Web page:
In April, pictures of reality TV star Kim Kardashian surfaced online, clicked by paparazzi when she was on a holiday to Mexico with her sisters. While Kim looked fabulous, the pictures showed some cellulite on her body. The photographs went viral, with many claiming this was what the star "really" looked like, and she had been "fooling" people with airbrushed pictures of a perfect physique.
In June, Kim said in an interview that while she was "not in the best shape" that time, those "awful photos" had been photoshopped to make her look worse, and all the negativity she received prompted her to "get it together" and start "working out with this bodybuilder girl".
On October 4, the trailer of the new episode of Keeping Up With The Kardashians was released, which shows Kim's reaction when those pictures were first brought to her notice. A horrified Kim can be heard exclaiming "I literally don't look like that!"
Kim's immediate reaction is relatable - many of us have experiences of flinching as we scroll through vacation pictures, deleting some photos the moment we see them, asking friends not to upload or tag us in some on the social media.
However, her subsequent stand on the issue goes on to perpetuate the very stereotypes and cruel standards of beauty that she — like many others around the world — struggles with.
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For a very photographed, very visible woman for whom her body is a major asset, Kim's stand is understandable. According to reports, Kim lost some 1,00,000 followers on social media after the photographs surfaced - just one indicator that the damage to her for not looking "perfect" can be far more tangible than bad publicity.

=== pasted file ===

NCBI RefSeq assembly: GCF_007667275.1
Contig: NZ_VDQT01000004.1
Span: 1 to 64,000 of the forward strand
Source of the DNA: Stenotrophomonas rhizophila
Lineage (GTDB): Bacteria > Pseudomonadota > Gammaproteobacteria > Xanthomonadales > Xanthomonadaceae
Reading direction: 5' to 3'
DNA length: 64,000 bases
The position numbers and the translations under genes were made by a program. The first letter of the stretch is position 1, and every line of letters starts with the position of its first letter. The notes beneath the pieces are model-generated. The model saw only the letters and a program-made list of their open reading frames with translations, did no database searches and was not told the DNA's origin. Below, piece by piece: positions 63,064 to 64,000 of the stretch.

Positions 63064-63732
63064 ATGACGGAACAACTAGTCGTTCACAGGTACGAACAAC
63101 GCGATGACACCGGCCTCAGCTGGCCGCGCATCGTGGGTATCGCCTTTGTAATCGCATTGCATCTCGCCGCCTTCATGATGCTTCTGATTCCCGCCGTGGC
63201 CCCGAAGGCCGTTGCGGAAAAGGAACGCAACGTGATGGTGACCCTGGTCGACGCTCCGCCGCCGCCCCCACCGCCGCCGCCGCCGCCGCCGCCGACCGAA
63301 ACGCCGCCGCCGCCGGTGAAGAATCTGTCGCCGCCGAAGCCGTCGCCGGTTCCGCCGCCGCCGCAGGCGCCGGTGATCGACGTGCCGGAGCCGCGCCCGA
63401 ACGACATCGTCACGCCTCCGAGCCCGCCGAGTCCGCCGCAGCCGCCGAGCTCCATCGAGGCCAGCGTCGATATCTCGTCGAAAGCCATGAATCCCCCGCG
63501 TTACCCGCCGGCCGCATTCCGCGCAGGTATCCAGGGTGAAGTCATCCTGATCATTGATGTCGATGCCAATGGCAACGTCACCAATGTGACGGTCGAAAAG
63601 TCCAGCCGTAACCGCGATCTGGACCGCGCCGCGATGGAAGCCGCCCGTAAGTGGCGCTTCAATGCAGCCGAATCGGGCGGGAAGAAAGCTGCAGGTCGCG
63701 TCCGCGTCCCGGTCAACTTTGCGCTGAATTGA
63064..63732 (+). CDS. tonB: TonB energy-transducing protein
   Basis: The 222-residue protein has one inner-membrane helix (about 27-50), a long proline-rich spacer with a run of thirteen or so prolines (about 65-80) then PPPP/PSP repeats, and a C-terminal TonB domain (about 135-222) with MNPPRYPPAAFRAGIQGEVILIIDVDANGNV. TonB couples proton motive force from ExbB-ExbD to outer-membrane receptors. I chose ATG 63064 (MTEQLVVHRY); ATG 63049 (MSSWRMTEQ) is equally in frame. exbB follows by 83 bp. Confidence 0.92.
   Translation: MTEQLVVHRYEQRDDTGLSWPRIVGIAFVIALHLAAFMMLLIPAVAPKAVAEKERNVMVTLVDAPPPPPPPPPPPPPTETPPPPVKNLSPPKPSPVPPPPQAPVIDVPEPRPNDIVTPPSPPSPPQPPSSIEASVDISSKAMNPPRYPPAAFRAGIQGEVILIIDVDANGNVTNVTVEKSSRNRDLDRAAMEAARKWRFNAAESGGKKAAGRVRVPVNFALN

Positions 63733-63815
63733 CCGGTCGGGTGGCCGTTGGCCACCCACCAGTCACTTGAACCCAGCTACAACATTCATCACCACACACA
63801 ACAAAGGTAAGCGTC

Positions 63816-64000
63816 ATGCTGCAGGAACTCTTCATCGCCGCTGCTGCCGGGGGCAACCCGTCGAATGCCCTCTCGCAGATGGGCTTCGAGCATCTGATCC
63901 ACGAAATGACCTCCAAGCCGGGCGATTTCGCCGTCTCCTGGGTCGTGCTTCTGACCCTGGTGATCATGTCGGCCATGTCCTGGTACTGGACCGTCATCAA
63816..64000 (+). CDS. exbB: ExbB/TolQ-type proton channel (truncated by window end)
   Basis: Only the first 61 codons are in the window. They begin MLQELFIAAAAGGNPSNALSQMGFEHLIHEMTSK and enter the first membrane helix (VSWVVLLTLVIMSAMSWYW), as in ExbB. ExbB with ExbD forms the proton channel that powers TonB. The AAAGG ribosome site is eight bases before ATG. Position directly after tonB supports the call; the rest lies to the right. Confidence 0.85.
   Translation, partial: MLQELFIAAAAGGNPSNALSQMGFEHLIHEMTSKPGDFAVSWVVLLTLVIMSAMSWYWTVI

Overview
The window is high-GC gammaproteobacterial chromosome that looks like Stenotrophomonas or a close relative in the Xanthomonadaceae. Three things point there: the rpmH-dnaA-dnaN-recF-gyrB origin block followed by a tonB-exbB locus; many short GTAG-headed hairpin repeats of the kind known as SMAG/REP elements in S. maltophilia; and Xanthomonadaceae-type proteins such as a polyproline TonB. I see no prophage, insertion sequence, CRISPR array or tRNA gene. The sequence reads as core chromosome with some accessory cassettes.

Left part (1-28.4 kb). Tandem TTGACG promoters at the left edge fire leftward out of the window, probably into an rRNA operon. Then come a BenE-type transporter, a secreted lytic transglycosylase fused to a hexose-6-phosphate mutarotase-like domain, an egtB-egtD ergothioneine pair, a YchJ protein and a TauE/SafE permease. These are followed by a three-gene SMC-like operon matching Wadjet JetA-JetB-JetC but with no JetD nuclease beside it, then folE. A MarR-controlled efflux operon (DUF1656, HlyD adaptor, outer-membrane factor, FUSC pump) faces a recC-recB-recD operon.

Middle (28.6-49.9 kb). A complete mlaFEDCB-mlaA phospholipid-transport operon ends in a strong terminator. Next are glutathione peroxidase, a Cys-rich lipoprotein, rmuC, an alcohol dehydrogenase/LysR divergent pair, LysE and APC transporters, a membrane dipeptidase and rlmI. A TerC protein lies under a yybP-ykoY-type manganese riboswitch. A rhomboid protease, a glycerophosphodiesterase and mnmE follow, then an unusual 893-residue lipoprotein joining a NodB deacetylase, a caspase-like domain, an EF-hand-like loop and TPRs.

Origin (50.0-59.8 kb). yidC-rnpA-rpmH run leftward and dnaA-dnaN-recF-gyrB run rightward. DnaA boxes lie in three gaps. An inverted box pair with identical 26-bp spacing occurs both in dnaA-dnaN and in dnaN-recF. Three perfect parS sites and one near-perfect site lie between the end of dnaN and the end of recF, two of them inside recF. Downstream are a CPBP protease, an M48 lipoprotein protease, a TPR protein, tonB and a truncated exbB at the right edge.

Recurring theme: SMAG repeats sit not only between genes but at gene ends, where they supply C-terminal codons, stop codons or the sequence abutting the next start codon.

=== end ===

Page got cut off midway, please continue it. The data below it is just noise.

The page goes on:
It is possible that the cellulite pictures were photoshopped, and Kim really does not look like that. For a woman who spends a lot of time, effort and money on her body, she is right to be hurt when such pictures are circulated, and go viral, as they did.
However, Kim could have used the controversy to her advantage, in the process sending out an important message to people worldwide.
Kim Kardashian is a reality TV star, her body is among the major reasons for her fame, and she is always in the glare of cameras. But many women and men are torturing themselves with nothing but the glare of their own notions of conventional beauty, and their failure to match up to them.
Kim has reach and influence. For a lot of women, her body even in those "cellulite pictures" is a target to aspire for. When she decries them as "awful", in the same breath admitting that she was recovering from two uterus operations that time, and announces that the "awfulness" of them spurred her on to look better, she is hitting the self-esteem of all those women.
Kim's reaction has legitimised all those who attacked her for an "imperfect body".
A different statement from her, saying her body can have "flaws" but she can look beautiful regardless, would have made her far more human and relatable.
More importantly, it would have given some confidence to the millions of people struggling with body image issues around the world.